- Best Creative Engagement Strategy to showcase some of the creative strategies research organisations are using to engage with industry partner/s to share and create new knowledge
Best Commercial Deal
Curtin University – Scanalyse sale
Curtin University sold its shares in award winning “Scanalyse” to international engineering company Outotec. Scanalyse laser scanning technology accurately models the interior of crushers and mills to monitor their condition, saving the mineral processing industry millions of dollars per annum. The business continues to employ 25 local staff in Western Australia.
Griffith Enterprise (Griffith University) – Silicon Carbide Coast
Griffith University is helping build a Silicon Carbide Coast through a suite of deals designed to commercialise its silicon carbide (SiC) on silicon (Si) platform technology. A multi-million contract with UK-based SPTS Technologies has facilitated mass-production of SiC wafers. A second million-dollar contract with Chinese microelectronics company SICC Materials, was then secured to build and commercialise devices utilising SiC. Partnering with equipment manufacturer and next-gen device manufacturer enables Griffith to maximise the new material’s commercialisation opportunities. Building on this foundation Griffith and partners aim to establish an R&D, prototyping and high tech manufacturing precinct in South East Queensland.
UniQuest – Janssen deal with dendright technology targeting rheumatoid arthritis
Researchers at the University of Queensland have designed a new drug, Curcusome-RA to treat rheumatoid arthritis before irreversible joint destruction takes place. UniQuest were successful in closing a funding deal with Pharmaceutical company Janssen to support Phase 1 clinical trials and ongoing R&D and have access rights to commercialise Curcusome-RA worldwide.
Best Creative Engagement Strategy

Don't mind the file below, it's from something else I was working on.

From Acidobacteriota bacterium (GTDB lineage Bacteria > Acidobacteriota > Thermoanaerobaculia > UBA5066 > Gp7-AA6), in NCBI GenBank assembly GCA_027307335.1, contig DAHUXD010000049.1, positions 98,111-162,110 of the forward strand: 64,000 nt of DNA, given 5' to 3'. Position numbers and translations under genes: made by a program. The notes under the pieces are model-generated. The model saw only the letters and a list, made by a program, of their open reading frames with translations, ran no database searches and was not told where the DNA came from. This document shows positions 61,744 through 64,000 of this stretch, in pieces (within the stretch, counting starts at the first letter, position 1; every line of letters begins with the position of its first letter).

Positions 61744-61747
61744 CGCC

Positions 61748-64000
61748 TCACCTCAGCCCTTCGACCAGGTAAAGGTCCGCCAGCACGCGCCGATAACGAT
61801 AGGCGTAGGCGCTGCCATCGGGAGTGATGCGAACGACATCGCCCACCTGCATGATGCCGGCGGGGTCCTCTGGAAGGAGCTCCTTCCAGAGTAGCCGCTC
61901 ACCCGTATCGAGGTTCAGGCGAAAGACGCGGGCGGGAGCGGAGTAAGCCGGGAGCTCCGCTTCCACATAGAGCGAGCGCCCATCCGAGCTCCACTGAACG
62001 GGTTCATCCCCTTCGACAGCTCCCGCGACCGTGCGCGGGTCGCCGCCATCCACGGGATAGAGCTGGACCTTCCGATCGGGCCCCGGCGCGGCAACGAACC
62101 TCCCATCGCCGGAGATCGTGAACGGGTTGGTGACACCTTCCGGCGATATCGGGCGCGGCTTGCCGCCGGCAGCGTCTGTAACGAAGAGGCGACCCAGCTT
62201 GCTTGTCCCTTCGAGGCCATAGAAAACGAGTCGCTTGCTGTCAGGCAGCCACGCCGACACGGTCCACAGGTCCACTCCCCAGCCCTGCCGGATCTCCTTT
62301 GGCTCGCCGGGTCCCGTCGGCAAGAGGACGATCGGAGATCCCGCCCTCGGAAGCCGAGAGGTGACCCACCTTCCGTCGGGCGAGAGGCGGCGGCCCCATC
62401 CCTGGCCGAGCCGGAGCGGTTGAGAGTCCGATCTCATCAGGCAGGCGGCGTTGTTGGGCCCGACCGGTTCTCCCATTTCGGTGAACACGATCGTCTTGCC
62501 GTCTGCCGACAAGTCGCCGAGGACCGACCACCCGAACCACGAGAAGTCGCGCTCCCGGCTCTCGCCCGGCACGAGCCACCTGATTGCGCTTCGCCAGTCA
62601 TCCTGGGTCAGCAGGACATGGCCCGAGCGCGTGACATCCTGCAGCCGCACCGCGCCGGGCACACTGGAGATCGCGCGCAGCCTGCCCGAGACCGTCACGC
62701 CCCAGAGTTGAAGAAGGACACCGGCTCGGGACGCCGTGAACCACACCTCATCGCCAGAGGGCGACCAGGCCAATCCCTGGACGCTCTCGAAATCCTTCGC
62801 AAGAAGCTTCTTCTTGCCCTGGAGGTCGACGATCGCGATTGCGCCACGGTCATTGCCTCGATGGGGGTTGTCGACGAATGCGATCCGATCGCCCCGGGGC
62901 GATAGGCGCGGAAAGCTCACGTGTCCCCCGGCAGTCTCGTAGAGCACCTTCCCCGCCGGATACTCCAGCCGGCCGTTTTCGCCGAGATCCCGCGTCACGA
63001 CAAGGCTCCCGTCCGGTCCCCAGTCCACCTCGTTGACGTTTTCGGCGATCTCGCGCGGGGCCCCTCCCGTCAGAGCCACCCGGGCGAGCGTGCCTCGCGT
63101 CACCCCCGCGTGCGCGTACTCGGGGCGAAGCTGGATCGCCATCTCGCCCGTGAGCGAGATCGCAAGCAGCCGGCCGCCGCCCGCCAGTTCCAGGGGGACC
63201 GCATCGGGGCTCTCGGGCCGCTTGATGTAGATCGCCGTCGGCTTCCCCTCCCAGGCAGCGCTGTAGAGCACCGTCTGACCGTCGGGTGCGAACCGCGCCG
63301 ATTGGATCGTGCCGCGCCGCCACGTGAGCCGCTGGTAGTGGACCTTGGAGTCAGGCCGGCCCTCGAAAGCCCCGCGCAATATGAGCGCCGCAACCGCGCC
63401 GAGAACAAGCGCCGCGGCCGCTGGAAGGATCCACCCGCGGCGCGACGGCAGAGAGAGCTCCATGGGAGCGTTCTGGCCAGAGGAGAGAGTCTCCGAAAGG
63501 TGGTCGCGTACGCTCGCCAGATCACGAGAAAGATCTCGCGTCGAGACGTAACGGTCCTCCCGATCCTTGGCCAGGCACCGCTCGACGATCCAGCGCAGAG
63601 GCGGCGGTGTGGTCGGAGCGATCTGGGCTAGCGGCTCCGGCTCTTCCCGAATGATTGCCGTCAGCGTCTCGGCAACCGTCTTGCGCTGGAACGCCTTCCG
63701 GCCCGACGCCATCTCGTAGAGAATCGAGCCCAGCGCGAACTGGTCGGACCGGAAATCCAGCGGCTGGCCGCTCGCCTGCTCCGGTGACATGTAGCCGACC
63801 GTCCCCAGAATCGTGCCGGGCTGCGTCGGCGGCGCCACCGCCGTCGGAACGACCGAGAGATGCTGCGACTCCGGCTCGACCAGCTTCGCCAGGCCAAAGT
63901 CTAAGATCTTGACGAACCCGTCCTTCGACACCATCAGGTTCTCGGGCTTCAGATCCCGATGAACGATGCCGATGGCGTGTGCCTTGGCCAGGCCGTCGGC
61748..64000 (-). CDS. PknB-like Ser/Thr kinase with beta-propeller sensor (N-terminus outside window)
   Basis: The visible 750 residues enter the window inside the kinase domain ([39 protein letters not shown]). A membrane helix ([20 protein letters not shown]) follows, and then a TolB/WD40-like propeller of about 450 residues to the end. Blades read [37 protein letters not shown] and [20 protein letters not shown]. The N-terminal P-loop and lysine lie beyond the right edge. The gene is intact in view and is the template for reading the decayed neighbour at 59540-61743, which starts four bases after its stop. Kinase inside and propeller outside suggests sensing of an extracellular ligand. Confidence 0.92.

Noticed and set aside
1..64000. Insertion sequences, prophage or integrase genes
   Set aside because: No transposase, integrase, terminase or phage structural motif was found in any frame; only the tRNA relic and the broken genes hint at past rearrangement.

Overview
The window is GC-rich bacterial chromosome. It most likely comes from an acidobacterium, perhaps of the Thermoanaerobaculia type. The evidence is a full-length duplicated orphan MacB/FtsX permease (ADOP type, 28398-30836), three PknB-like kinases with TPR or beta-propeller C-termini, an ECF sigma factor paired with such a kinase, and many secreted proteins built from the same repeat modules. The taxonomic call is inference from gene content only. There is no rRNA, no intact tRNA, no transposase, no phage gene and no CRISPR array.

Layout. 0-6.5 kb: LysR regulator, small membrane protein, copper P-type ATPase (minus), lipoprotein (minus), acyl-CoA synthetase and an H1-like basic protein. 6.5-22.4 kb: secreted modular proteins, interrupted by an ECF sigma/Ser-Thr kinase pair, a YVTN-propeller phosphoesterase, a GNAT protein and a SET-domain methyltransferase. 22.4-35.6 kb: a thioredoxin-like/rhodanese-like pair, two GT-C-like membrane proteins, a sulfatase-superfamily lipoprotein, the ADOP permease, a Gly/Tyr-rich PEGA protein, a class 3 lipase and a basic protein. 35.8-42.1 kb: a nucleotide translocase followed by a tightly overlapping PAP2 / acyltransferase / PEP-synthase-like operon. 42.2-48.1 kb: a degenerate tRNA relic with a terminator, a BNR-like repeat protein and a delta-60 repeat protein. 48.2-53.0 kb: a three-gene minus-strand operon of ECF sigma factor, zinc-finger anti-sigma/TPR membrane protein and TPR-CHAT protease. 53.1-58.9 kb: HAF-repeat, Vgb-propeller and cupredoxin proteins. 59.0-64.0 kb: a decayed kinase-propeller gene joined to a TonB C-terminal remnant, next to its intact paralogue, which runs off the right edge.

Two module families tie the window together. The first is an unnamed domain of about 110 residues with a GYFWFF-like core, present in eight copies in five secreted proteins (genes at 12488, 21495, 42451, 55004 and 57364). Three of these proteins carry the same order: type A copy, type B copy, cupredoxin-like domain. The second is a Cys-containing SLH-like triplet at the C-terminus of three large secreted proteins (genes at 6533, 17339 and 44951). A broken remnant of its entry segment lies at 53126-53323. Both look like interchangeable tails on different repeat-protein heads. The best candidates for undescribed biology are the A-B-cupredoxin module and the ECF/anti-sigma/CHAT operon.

Griffith Enterprise (Griffith University) – SEED
SEED combines Griffith’s popular music, creative arts, film and marketing students to develop and promote an album each year. Students learn how to interact with online music providers and make valuable industry connections. Through major partners such as Queensland Performing Arts Centre, they perform a concert series The Seed Project, building a following and enhancing their, and in turn Griffith’s, reputations.
Swinburne University of Technology – A 3D IMAX Initiative – The ‘Giants Are Coming’ but they need to turn into the ‘Hidden Universe’.
Risk adverse university joins with creative film company to produce Australia’s first 3D IMAX film which has already been seen by more than 700,000 people in cinemas across the planet. Hidden Universe uses real images captured by the world’s most powerful telescopes to take audiences on a journey to the farthest reaches of our Universe and excite their interest and awareness of science and technology.
Adelaide Research & Innovation Pty Ltd – “One Health” Antimicrobial Resistance Surveillance
Adelaide University have formed the most comprehensive data set and national network in collaboration with Zoetis(formerly Pfizer) and 22 govt, private and university veterinary diagnostic labs for Antimicrobial resistance (AMR) in animals anywhere in the world. The collaborative program for the surveillance of AMR, known as “One Health” tackles bacterial infections that kill over 9000 people in Australia annually, more than breast cancer, prostate cancer and car accidents combined.
Curtin University – West Tech Fest/ OzAPPs
The West Tech Fest/OzAPP Awards provides a focal point to attract global entrepreneurs and investors to Perth at least once a year to enable local developers, researchers, budding entrepreneurs and others to engage, learn and be inspired. Raising $1 million in cash/in kind contributions towards prize money and running the event has led to the establishment of a numerous of start-up companies and laid a path to a more diverse economy in the region (OzAPP Awards partners with a range of co-working spaces, accelerators and other organisations accessing over 400+ start-ups and 25,000+ people with a passion for technology).
Wrays the major sponsor of the 2014 Awards, Wrays’ CEO Frank Hurley says, “Through our support, we hope to raise awareness of the importance of understanding often undervalued intellectual property to leverage new ideas, and subsequently nurture relationships with future entrepreneurs by enabling them to protect and also generate wealth from their innovations.”
The winners will be announced at the 2014 KCA Annual Conference Awards dinner on Thursday 18 September, in Brisbane.